Greetings from the professional and amateur astronomers who comprise the Astronomical Society of Las Cruces (ASLC). The club was formed in 1951 by a group of dedicated astronomers including Clyde Tombaugh, who had discovered Pluto just 21 years earlier. For over 60 years, we've been sharing a little bit of the universe with our community under our beautiful Southern New Mexico skies.
The club has a variety of ongoing observing, education and public outreach programs. We host a public Moongaze each month, offer beginning astronomy courses and support countless star parties for schools, scouts and various organizations. We also hold a meeting each month which includes a featured presentation.
To learn more about our society, please click here or select from the tabs above or the 'Quick Links' on the left.
The monthy ASLC meeting will be held on Friday, November 21st in room 141 (Main Branch, DACC) at 7:30 pm. The group usually gets together around 7 pm to talk about 'stuff' and socialize a bit. We'll hopefully approve a 2015 budget and announce prospective officers for next year at the meeting. We have two presentations this month. John Kutney will talk on the visibility and evaluation of deep sky objects (summary below).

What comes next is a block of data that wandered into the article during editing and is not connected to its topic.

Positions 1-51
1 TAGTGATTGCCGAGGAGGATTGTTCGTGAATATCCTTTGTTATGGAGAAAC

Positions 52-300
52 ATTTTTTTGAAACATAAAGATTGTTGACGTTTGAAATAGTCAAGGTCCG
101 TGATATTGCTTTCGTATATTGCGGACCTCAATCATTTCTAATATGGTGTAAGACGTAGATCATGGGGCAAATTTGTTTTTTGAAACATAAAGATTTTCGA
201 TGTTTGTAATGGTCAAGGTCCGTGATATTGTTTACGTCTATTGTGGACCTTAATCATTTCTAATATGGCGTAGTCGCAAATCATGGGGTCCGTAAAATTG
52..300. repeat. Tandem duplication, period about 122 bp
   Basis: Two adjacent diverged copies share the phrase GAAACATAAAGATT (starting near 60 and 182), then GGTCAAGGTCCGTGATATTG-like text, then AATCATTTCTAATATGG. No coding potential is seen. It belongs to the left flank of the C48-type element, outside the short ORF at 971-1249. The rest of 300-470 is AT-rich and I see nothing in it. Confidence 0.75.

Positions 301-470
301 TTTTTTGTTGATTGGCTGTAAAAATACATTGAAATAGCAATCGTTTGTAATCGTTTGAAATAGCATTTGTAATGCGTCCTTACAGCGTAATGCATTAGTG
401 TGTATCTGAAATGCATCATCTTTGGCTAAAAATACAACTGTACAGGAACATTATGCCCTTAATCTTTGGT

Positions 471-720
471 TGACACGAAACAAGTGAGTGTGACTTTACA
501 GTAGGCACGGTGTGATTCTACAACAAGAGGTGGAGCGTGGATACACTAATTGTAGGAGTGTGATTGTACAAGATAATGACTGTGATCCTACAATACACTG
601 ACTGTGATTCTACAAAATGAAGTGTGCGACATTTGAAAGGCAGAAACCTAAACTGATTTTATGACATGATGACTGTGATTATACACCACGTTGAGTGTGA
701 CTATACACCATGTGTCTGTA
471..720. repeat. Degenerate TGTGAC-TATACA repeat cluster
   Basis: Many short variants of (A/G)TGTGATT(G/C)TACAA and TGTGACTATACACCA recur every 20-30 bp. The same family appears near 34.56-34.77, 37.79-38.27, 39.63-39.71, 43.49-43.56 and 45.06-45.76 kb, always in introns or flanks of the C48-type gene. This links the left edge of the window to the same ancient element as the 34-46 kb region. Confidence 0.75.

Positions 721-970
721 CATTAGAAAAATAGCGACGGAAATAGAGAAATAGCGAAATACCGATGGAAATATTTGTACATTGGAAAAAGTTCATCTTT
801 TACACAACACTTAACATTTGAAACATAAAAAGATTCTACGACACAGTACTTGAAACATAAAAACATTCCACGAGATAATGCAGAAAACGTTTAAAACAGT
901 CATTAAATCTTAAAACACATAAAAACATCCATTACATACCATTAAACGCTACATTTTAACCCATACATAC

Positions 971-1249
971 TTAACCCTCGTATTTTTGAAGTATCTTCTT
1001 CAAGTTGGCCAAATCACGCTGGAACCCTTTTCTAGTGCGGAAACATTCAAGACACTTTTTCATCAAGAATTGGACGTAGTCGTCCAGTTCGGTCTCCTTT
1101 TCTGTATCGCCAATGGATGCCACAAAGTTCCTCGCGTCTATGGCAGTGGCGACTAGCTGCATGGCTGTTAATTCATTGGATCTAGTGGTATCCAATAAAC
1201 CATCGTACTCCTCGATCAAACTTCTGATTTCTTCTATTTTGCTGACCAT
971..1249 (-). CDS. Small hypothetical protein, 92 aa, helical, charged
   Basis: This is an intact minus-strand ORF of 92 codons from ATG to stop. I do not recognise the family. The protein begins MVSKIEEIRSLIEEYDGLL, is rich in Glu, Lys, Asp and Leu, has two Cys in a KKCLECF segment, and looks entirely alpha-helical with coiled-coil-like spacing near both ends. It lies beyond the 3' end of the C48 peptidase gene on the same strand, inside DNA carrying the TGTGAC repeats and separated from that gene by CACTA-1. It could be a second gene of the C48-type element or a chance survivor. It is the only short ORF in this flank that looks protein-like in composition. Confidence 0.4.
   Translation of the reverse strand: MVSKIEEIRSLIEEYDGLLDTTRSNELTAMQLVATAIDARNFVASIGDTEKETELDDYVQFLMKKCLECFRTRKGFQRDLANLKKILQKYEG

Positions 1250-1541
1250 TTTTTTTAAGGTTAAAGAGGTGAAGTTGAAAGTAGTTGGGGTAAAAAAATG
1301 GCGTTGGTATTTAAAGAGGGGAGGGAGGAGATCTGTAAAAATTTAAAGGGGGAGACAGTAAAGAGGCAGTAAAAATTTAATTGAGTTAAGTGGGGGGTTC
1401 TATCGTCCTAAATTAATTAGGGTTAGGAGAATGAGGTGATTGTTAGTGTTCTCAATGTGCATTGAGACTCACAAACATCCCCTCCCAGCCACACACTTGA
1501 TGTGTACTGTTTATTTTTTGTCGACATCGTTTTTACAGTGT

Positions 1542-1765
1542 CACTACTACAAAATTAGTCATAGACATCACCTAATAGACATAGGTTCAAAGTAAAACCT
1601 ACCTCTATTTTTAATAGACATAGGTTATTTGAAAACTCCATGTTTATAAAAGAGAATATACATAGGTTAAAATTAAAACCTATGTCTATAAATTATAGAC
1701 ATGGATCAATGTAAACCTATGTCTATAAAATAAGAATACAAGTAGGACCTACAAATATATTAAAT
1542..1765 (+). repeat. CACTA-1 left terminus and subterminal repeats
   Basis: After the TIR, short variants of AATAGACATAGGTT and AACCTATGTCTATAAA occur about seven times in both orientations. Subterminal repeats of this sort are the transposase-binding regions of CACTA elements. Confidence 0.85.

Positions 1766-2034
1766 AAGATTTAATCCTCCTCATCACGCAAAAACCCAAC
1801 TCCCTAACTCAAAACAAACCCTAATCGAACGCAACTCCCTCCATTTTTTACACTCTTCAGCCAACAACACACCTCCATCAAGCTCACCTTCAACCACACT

Examples will be provided of some deep sky objects that the presenter expected to be easy to visually observe but were non- visible even thru an 18 inch reflector. An explanation of this phenomenon and some tools to measure visibility will be presented.
Following John's talk, the attendees of this year's Okie-Tex star party will share their experiences.
Open Cluster M46 is in constellation Puppis. M46 is about 5,500 light-years away with an estimated age on the order of several hundred million years. The planetary nebula NGC 2438 appears to lie within the cluster near its northern edge (the faint doughnut at the right center of the cluster). NGC 2438 is most likely unrelated since it does not share the cluster's radial velocity, and just happens to be in the same field of view.
The image was acquired from his back yard in Las Cruces, NM, using Images Plus Camera Control 2.0 with a Canon 350d camera on an Astro Tech 8" f/4 imaging newtonian, with an IDAS LPS-P1 light pollution filter and a Baader MPCC (multi-purpose coma corrector). The mount is a Celestron CGE, autoguided by PHDGuide 1.12.3 and a ShoeString Astronomy GPUSB with a Meade DSI-Pro-1 camera on an Orion 80ED f/7.5 refractor.
Clicking on the image will take you to a larger version on Chuck's website.